about the author

Juliana Chang is a rising sophomore at Stanford University majoring in Linguistics. She has big dreams of being a poet-neuroscientist but awfully small hands. Her favorite things include the word (not the food) “taco,” her dog Momo, curly fries, and Sarah Kay poetry.

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Juliana Chang

if you really must know
there is a small ship
inside my belly button.
it sets sail on Sunday nights,
across a tangle-wave of telephone lines,
always drifts safely into my mother’s palms.

if you really must know,
the only cargo on board is carnage
names shaken loose from the gaps of my teeth,
heartbeats stuttering between thorns,
the echo of a footstep fallen wrong.
she carries them to shore in armfuls of baskets,
gives them resting ground in her ribcage.
the skeletons in my closet built graveyards in hers.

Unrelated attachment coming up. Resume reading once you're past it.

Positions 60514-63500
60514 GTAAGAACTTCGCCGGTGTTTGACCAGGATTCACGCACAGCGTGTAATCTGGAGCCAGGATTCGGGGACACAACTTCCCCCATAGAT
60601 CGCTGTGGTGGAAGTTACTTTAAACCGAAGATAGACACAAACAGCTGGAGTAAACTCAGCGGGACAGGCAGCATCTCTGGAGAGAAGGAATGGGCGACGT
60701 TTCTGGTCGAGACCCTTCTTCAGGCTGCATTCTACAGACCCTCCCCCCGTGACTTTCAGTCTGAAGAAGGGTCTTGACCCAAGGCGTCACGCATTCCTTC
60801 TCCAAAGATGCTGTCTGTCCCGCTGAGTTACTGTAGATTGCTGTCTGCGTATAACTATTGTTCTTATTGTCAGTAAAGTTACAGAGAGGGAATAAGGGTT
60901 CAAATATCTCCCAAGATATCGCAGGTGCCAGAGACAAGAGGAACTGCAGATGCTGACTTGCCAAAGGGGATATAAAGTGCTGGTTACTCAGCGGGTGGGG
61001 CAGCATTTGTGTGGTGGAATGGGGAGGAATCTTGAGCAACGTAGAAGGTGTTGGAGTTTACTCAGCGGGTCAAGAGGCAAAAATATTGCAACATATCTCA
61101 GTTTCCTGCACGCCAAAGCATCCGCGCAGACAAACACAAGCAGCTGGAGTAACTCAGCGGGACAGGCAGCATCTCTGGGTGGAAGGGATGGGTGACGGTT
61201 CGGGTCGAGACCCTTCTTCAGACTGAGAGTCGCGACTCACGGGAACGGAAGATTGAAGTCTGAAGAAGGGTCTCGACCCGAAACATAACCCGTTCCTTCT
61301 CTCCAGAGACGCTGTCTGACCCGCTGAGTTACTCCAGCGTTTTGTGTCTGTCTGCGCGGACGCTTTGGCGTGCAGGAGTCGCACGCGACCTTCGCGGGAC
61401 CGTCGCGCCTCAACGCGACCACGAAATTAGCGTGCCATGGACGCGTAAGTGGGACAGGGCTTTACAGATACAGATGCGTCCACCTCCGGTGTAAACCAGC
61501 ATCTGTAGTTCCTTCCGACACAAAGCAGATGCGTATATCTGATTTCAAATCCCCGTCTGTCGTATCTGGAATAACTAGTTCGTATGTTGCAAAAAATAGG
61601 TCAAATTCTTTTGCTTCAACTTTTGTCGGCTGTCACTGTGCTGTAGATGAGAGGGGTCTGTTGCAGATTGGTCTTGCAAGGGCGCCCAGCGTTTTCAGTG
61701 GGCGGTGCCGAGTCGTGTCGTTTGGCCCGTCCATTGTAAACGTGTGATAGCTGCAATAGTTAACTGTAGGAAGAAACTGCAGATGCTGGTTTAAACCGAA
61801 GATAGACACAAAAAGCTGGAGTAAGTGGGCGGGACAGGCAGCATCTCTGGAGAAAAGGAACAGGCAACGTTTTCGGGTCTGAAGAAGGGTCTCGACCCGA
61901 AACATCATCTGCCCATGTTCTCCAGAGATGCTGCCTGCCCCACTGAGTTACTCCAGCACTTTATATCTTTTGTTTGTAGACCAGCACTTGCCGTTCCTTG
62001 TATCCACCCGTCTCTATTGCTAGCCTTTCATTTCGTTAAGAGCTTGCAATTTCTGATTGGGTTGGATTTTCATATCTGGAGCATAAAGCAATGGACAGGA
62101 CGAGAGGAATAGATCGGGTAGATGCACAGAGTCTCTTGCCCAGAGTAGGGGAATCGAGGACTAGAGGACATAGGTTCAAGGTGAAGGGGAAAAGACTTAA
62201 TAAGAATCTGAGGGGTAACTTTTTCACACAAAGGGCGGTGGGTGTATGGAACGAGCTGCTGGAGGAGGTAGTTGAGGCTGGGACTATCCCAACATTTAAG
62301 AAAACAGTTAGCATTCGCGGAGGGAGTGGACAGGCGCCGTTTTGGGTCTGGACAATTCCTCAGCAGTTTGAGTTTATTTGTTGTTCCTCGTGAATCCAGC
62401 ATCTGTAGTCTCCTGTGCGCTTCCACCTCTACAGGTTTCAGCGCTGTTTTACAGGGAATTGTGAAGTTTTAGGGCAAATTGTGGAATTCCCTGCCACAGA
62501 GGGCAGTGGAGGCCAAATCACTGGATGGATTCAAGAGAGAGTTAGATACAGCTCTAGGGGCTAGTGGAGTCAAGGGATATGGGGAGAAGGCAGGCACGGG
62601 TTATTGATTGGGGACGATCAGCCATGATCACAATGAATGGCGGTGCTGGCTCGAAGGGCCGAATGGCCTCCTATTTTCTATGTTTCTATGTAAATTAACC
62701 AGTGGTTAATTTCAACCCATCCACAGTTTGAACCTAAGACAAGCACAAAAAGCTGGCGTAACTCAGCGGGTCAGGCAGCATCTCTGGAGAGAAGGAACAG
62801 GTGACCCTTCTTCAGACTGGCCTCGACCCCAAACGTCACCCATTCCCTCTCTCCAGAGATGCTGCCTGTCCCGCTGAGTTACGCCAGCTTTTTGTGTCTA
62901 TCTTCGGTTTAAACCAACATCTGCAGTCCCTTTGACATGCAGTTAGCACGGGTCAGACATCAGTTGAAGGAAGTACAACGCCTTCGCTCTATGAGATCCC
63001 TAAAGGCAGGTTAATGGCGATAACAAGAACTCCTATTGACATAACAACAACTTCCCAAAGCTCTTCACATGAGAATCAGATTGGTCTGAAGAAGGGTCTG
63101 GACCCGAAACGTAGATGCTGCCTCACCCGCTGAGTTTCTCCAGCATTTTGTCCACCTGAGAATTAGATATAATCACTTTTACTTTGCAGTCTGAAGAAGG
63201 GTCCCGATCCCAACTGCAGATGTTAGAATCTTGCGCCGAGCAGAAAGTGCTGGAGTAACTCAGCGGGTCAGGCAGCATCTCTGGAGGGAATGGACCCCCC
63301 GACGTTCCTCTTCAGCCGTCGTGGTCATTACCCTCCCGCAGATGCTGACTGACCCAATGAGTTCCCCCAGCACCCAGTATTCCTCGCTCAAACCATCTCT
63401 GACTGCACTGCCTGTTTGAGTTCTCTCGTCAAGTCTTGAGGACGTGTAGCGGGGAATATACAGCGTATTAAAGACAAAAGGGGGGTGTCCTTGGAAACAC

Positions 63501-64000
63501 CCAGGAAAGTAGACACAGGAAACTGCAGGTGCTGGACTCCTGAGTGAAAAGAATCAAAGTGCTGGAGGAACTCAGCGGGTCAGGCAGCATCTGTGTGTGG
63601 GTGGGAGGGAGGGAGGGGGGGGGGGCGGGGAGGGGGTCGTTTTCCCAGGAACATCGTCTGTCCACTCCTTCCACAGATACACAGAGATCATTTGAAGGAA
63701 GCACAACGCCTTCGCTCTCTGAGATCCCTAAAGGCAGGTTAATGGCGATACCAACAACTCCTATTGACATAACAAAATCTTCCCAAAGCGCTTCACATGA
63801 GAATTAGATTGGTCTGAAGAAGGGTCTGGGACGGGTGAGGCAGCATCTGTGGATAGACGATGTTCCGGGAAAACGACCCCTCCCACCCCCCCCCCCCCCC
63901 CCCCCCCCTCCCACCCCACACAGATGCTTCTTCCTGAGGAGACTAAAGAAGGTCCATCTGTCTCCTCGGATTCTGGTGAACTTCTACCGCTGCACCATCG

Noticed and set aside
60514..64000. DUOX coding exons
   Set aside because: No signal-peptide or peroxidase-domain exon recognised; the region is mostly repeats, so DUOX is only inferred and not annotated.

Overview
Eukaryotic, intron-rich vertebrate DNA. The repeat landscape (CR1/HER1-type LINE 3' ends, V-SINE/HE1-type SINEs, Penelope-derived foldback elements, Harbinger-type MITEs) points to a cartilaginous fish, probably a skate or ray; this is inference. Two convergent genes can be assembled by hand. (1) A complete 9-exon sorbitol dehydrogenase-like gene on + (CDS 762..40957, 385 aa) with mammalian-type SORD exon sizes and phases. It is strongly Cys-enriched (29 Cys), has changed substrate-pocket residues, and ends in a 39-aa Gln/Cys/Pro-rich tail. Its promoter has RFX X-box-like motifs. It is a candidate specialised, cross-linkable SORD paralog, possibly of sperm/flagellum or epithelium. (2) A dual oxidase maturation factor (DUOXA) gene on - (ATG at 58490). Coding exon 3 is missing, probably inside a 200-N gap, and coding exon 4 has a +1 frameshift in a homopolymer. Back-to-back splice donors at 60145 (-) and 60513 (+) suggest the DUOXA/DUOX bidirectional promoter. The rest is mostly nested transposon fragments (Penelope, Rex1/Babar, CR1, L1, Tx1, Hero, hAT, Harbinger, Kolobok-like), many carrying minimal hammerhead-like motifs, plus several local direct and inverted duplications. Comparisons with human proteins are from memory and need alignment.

long after the storms have battered my hulls
drifted unsteady ponds between the floorboards,
she holds on to the wreckage with both hands,
carries it below her breath like an anchor.

if you really must know,
there is a small ship
inside my belly button.
it travels down a phantom route,
down artery, down oxygen,
toward a harbor my mother built
on the first day of my existence.
the sails are forever up,
                     as if to say
the blood lines had never really been cut
                     as if to say
there is room here for your sorrow
                     as if to say
throw a letter into the ocean,
watch the ink melt into water
into home

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